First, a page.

Have Separate Classes for Kids of Different Abilities

“I find rowdy kids intolerable and just plain annoying.”

This is not a teacher talking, but a student describing what it is like for a smart kid to be in a class with kids of lower ability.

About 15 years ago, a shift began in high schools instituting an open door policy that allows any student access to an advanced class regardless of prior achievement.  No more prerequisites.

This experiment has not worked.  In fact, little evidence exists proving that lower ability students succeed at a higher level when sitting next to their higher ability counterparts.

Gone are the days when all my “honors” students earned A’s and B’s.   Now I have students all over the grading scale.

In following an “all classes for all students” policy, all students are harmed by a system where competition is de-emphasized.

When I began teaching, there were English courses tailored for each ability level:  high, middle, and low.   That makes sense.

A teacher can do a more effective job tailoring lessons for homogenous groups rather than having to differentiate for all levels within the same class period.

Students who struggle need a properly trained teacher for their needs just as special ed kids need specially trained personnel.  Many low ability learners feel inadequate so having them sit next to geniuses is not to going to raise their self-confidence.  And gifted kids gamely sit through redundant lessons that their peers can’t handle.

More than 80 percent of advanced students believe strongly in having separate classes for high ability learners and low ability learners, according to a survey of my students.

The reasons they oppose grouping all abilities together include the harm it does to the advanced student due to the slower pacing and the disruptive environment.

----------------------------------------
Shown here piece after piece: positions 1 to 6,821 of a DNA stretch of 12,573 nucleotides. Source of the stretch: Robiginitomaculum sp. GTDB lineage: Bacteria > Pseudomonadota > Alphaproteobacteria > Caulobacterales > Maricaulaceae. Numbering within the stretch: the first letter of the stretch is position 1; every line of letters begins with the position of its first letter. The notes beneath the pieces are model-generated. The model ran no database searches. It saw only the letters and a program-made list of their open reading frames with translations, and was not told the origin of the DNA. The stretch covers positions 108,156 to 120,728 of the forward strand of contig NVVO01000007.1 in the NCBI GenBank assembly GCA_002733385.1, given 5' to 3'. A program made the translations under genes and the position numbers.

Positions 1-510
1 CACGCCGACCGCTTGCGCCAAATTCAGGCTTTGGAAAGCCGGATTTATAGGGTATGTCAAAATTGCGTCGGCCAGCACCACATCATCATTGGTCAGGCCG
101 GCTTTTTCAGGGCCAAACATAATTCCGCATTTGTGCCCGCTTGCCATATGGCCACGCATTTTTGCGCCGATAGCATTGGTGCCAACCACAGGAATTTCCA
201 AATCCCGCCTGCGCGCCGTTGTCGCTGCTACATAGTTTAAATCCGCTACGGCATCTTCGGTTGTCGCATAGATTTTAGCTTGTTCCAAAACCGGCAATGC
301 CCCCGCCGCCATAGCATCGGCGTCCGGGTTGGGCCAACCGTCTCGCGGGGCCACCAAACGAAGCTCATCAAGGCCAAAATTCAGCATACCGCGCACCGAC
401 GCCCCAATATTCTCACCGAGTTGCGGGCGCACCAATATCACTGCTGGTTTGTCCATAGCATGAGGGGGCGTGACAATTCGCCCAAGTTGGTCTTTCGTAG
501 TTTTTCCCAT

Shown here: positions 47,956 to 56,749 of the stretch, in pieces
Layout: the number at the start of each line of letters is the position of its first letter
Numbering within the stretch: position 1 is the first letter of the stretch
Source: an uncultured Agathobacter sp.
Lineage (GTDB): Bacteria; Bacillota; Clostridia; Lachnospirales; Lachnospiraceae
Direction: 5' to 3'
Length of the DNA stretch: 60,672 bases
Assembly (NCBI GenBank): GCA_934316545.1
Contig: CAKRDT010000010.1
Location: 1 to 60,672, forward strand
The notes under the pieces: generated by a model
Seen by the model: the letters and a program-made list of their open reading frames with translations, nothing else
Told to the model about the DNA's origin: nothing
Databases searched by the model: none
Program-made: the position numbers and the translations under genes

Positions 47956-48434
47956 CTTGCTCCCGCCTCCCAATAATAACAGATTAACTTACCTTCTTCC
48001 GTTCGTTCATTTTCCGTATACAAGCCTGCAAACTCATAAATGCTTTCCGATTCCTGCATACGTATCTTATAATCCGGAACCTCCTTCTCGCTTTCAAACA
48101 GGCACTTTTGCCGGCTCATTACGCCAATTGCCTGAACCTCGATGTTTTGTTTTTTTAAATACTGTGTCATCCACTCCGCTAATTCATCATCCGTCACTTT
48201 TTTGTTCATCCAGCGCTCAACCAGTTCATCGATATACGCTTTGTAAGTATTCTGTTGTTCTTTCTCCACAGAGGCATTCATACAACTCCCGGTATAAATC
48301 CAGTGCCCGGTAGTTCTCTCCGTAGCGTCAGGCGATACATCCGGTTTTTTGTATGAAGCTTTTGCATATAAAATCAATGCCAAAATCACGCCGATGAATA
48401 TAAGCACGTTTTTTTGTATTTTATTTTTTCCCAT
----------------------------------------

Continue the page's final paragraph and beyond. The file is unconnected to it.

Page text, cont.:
“They frustrate you because they aren’t understanding what everyone else is talking about or they won’t do any work,” says one.

“The smarter people who understand the lesson have to wait for the others to understand the topic before moving forward which is wasting their time and keeping them from having harder and more challenging problems,” says another.

“I dread coming to class.  The concepts are dumbed down, the students are less mature, and they make a lot of noise and interrupt the lesson.”

Several students don’t feel their needs are being met.

“It is unfair to treat us as a collective body rather than teach each students’ personal needs.”

One exasperated student wondered, what’s wrong with “rewarding those who work for” high achievement?

How ironic that the higher achieving kids which school administrators love to spotlight as evidence of a school’s excellence actually are short-changed in their learning.

A long-running belief among education officials is that they don’t have to worry about the smart kids, and because of that view, they do nothing for them.  Funding for gifted students barely registers a sliver on the education budget pie chart.  In other words, the children who become  contributors to society are held back from even greater achievement.

In a way, public school is the antithesis of the American economy where competition does not exist.  Some schools have done away with ranking students which means there no longer is a valedictorian for graduation.  For an institution that is supposed to educate young people about the real world, this anti-competitive approach fails kids.

The one area in school where competition is allowed to thrive is athletics.  The coach is not forced to provide equal playing time for each athlete.  The same philosophy should be applied to academic classes.

If it weren’t for the College Board’s Advanced Placement courses, schools would not even offer any of those classes.

Probably the most help higher-achieving students provide for lower-achieving ones is by supplying free paper and pens.

 

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